Fading Festivals of Odisha

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Most of the people of Odisha are Hindus. They once observed a number of festivals (pujas, oshas, bratas, yatras and melas etc.) throughout the year. Lightly, it is said there are thirteen festivals in twelve months. These festivals were highly religious and were the essence of Odiya life. The get-together and the exchange of various types of bhogas (food offerings to gods) implied a lot to the people. Every family eagerly waited for these occasions. People in different parts of the State observed them as daily, monthly or seasonal events. In the long past, when many Odiyas were working outside the State keeping families at homes in villages, these were the occasions (most popular being Raja, Dashahara and Dola) to visit their homes to enjoy the festivity with family members and relatives.

Come the solar month Jyestha. Young girls were seen celebrating Raja festival and swinging in dolis singing melodious Raja ballads in chorus and playing puchi and chata. In the lunar month Aswina, they observed Janhiosha worshipping tulashi plant and decorating the chauras with golden yellow jhanhiphulas (ridge gourd flowers) making shapes of Chandra as per its waxing and waning. The women observed many bratas and oshas besides pujas for the well being of the children and family members. Sunia marked the day when rajas and zamindars renewed the land leases and collected revenue from ryotas (tenants) in cash or kind which was known as suniabheti.

With passage of time and changes in social living, many of the festivals have progressively faded or observed in lesser enthusiasm. Many might not even heard of them. Along with festivals, many typical Odiya recipes are also forgotten. Chitoupitha, chunchipataraand satapuri etc. are now items of antiquity. Only in the Badadeula at Puri they are offered to lord Jagannatha on specific occasions. Observing these and finding that there are not many books in Odiya or English language describing them, I have tried to recollect my childhood memories and have briefly mentioned some of them in this book for the information of present generation.  

While doing so, I have taken help of many ancient treatises, booklets and folktales, collected local customs traditions and practices in different parts of the State and also consulted bratis both in rural and urban Odisha to know about them. I acknowledge their help and assistances. It was a difficult job.

I admit I might not have included all the festivals that were once observed in the State. I seek the indulgence of erudite readers to point them out so that they can be included in future editions.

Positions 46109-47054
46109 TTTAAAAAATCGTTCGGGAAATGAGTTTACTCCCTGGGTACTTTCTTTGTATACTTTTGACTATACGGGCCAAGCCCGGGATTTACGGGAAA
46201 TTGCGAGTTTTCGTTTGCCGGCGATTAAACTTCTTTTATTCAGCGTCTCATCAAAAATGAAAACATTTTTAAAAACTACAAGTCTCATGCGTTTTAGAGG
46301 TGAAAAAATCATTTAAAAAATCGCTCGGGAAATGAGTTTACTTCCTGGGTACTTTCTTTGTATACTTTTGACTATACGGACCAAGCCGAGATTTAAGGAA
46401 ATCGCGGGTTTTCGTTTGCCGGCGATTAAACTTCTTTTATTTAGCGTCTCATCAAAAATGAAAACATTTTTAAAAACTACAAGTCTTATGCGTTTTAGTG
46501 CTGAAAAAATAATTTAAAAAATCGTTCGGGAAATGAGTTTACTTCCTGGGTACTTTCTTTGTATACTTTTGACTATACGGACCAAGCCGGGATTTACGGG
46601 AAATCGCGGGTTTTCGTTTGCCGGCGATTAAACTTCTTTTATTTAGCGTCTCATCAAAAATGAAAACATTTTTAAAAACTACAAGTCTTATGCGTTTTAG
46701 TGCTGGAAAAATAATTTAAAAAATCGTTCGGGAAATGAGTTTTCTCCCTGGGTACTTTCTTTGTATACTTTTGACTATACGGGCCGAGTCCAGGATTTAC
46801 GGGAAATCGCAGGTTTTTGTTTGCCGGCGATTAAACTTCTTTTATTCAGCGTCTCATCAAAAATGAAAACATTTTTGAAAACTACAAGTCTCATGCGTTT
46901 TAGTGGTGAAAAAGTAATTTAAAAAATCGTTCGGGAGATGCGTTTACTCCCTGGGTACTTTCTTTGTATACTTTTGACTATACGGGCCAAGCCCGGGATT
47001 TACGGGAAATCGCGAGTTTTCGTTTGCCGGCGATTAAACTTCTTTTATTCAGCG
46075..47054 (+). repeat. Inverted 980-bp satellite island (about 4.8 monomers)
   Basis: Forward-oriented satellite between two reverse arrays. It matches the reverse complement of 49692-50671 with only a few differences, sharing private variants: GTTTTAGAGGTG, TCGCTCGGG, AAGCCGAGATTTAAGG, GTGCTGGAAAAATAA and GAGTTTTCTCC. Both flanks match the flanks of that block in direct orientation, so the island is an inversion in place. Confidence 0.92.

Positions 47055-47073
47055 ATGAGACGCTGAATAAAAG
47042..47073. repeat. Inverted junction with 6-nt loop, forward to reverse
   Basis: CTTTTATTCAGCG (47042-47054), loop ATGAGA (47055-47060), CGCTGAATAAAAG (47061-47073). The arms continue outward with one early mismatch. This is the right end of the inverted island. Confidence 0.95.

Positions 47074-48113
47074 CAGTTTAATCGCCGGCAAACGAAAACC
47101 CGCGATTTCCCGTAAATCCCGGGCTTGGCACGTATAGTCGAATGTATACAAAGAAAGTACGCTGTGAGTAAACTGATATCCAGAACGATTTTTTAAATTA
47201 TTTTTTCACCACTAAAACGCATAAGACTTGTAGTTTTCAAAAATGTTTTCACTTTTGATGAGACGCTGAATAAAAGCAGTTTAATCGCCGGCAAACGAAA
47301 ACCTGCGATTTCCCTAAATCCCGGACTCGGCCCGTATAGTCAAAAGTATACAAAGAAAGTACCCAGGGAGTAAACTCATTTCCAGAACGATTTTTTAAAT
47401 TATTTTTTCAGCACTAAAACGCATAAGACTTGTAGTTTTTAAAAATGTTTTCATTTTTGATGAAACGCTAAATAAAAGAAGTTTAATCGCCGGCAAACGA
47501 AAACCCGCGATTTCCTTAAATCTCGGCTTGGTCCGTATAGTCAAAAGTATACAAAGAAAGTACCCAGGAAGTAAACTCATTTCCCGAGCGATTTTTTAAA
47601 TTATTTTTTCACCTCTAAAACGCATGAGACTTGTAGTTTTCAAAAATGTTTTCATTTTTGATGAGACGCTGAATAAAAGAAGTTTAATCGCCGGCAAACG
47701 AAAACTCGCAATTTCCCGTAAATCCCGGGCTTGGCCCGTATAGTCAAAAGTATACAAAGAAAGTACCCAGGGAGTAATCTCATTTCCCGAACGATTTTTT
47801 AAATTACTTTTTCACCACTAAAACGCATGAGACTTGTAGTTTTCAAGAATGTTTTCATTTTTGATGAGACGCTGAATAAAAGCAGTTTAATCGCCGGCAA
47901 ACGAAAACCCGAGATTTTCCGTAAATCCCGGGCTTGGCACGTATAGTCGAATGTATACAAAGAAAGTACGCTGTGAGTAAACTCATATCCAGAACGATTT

The book is divided into three chapters and various sub-subheads.

Chapter I describe the significances, back ground and rituals associated with sankrantis, amabasyas, purnimas andekadashis observed on basis of the movement of the Sun and the Moon as per the Odiyapanji (almanac). The folktales and stories associated with the mythology of Sun and Moon, the phenomenas of eclipses and the important sankrantis are described. Similarly, festivals and rituals associated with important amabasyasand purnimasandekadashis are described.

Chapter 2, deals with various bratas like Sudasha, Ananta, Shiva pradosha, Vinayaka etc. and oshas like Khudurikuni, Janhi and Bali trutiya etc. once observed in the State. 

Chapter 3 deals with the various festivals and religious events like Dushahera, Dipabali, Holi etc. observed on days other than the above mentioned days.  The chapter ends with short notes on Pala, Dasakathia, Chitas and Jhotis that are invariably associated with the festivals. In short, it is a compilation of various festivals observed by the people of the State, some of which have almost faded.

Detailed rites and rituals of the festivals are not a part of the book. Some of them are available in booklets and treatises (kathas) on individual festivals. Only the religious importance and episodes associated with them are briefly described.

I have used many words and phrases from the local dialect. Their meanings and senses are given alongside in brackets when first used. However, they are summarised in Glossary for ready reference.

I am thankful to Shri Bikash Bihari Bishwal (formerly of Odisha Administrative Services) for going through the manuscript and suggesting many improvements. I am also thankful to Smt Shruti Mahanti and Smt. Anita Bhatnagar for their encouragements and in going through the script and correcting the spelling and grammar mistakes.

It is expected that the book would be a condensed guide on the religious festivals in Odisha and the present generation would benefit from reading it

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